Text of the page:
These are the common vehicles but of course people will always want to show their individuality and there were some very unusual forms of transport, including

  • a single American-style yellow chequered Taxi
  • a stretched Hummer limousine
  • an immaculate 1960s Ford Anglia, right down to its white wall tyres
  • and perhaps most bizarre of all, a hovercraft parked in one of the side streets


So what of the animals? Outside of the city of course there are wild animals, with plenty of monkeys but also larger animals in the national park. There are also plenty of cows which feature very strongly in the rural economy.

But in the towns one mainly sees the goats, which are just everywhere and which eat just about anything. There were also ‘sheep’ which looked like a cross between a goat and sheep. And then there are the chickens and ducks, often followed by their young and all scratching a living out of nothing. In some of the towns outside Juba there were plenty of donkeys, often pulling water carts but sometimes to be seen being ridden by men.

I haven’t mentioned the dogs which are also very common and can be seen scavenging for food. They are good natured and generally keep out of your way; they are, in the main, pretty good at avoiding the traffic as they cross the road but there are also quite a few who get around on 3 good legs – evidence that they don’t always get it right.

Shortly before leaving I had a conversation with someone and we remarked that we had never seen a pig in South Sudan. Then one day when I was being driven along one of the main roads past the president’s residence I saw a large sow, followed by two good-sized piglets. Goodness knows where they were going.

Culture and Custom

April 18th, 2013

Sunday 27th February to Saturday 9th March

I am a volunteer with VSO but all entries on this blog are my personal responsibility alone and do not represent the views of VSO


Living in South Sudan means living in a predominately African culture although in our case it’s heavily tempered not only by our European roots but also by the people from many other countries who live there and who we often meet, especially from Ethiopian and Eritrea. So it was interesting in the last few weeks to have had some much more direct exposure to the older customs of South Sudan.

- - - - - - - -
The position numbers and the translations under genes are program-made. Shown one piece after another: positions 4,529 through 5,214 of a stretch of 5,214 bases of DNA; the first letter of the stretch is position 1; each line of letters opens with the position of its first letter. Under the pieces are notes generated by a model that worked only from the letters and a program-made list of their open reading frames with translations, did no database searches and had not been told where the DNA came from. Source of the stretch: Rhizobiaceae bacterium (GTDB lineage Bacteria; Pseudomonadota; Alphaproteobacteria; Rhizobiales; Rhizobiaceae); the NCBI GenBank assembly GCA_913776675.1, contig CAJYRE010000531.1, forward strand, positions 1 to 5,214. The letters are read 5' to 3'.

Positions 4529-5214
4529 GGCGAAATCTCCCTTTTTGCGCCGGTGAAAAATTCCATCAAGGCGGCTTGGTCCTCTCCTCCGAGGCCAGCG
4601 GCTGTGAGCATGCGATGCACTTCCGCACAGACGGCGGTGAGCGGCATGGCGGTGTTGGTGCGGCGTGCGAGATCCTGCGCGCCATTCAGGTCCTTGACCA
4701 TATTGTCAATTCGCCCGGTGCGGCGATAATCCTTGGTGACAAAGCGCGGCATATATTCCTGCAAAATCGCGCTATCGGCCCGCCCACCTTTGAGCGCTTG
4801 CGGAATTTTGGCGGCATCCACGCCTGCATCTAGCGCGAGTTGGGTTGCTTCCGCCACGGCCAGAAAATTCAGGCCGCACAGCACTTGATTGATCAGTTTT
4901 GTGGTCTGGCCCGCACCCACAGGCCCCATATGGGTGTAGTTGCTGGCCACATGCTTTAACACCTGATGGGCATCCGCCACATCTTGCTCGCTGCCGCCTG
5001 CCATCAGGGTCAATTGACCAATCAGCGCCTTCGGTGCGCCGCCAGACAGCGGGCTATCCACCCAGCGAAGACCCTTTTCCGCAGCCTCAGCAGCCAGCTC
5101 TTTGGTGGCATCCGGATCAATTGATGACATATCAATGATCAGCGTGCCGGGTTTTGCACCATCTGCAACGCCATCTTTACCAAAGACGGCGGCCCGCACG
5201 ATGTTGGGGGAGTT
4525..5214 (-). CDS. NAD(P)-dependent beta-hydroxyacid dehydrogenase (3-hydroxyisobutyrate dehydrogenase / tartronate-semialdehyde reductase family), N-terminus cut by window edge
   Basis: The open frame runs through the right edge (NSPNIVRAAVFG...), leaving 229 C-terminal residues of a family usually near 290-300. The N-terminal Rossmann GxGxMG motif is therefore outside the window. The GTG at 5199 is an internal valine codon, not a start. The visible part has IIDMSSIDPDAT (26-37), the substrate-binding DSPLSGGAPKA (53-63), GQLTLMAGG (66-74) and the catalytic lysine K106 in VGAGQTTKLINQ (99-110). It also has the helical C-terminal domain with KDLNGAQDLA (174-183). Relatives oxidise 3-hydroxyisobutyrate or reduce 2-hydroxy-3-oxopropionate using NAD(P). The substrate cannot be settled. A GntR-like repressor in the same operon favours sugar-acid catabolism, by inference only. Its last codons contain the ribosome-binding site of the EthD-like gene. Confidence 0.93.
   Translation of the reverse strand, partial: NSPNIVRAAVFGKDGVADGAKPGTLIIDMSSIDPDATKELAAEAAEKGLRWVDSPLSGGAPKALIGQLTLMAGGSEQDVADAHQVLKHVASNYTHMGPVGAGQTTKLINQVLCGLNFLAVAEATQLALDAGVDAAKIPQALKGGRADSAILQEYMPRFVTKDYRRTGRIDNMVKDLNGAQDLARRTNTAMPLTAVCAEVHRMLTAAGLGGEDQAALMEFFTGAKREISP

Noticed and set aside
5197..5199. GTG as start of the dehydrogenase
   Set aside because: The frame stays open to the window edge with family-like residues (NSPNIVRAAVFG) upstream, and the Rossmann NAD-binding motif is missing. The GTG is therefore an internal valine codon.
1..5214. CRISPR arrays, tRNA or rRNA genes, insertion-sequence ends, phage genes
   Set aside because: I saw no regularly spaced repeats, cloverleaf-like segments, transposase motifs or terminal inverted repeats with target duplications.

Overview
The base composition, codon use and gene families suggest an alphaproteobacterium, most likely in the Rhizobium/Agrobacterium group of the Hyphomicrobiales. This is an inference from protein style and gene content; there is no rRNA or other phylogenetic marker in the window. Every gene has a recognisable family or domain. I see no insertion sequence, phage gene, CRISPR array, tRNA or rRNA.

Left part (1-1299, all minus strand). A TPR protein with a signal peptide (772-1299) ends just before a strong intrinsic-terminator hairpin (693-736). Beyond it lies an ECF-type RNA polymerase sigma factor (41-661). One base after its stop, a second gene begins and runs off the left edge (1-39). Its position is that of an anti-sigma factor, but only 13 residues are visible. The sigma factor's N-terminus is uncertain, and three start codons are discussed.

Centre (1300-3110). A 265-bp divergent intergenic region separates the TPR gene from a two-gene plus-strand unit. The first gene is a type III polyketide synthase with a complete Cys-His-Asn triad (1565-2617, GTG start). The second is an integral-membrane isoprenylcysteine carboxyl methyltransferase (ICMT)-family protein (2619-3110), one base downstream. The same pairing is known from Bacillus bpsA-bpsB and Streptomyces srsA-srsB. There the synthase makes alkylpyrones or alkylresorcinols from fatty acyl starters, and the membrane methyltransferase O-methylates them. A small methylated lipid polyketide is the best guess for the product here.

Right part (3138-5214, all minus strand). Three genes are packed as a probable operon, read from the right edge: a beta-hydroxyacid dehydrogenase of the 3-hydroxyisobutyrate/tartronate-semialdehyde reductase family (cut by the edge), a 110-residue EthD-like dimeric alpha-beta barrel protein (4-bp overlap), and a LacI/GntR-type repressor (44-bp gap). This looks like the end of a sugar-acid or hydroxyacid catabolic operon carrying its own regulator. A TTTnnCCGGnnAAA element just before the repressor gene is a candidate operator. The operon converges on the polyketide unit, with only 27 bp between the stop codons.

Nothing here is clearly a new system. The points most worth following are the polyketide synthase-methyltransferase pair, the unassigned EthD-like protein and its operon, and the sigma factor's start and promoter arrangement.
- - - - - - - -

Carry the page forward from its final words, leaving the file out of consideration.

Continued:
Two of the people I shared a house with went to a talk on women’s issues and brought back with them a copy of a booklet based on research into customary law in South Sudan, with particular reference to women. The book featured a number of case studies in which women had committed crimes of violence to get away from abusive relationships. The women in turn had been tried in customary courts and the book researched how these operate and how they are now often in conflict with the conventional courts set up under statutory arrangements.

A couple of weeks later I went to two talks at the University as part of the consultation exercise for the new constitution. In one of these there was considerable discussion about the whole issue of customary courts and where they fit for the future. One of the interesting points made was that the present system of customary courts, which is highly complex and involves overlapping administrations within a single community is in fact not all that old or “traditional”, having been put in place in the 20th-century by the colonial government.

In between these two generalised discussions I came across a real example of how local law-making works. While in a northern town I met a young man who told me his story. As a 15-year-old he had had a girlfriend, before leaving the country to get his schooling elsewhere. After he left, he discovered that his girlfriend was pregnant; she was taken in by his family and in due course they were established as a couple living with their child in his parents’ house. However, some years later the girl left the family home and took the child with her. The young man had come to the town where I met him because he was looking to get his daughter back.

He told me that he had had discussions with his own family and the girl’s family and both had agreed that it was she who was in the wrong. He did not say (but I imagine) that he had also consulted the local customary court and been given a similar judgement. Whatever we might think about the rights and wrong in the case, especially with our notions of maternal rights over children, it was clear that in South Sudan all the rights were on the young man’s side and he could take back his daughter. Indeed the girl was with him and I met her – a tall, 11 year-old who was about to leave the country in her turn, to continue her own education in Uganda.

Another field trip and a kitten update

February 24th, 2013

Sunday 10th February to Saturday 23rd February

I am a volunteer with VSO but all entries on this blog are my personal responsibility alone and do not represent the views of VSO

I have mentioned here before that many of the businesses here are run by Eritrean people (and others by Kenyans and Ugandans). Some of them are political refugees and others are economic migrants. This week we learnt that one of the refugees who we know quite well has been accepted as a refugee by the Canadian government and will be travelling soon to Canada where he will start a new life. It is a tremendous opportunity for him and will change his life, although of course it also takes him even further from his family.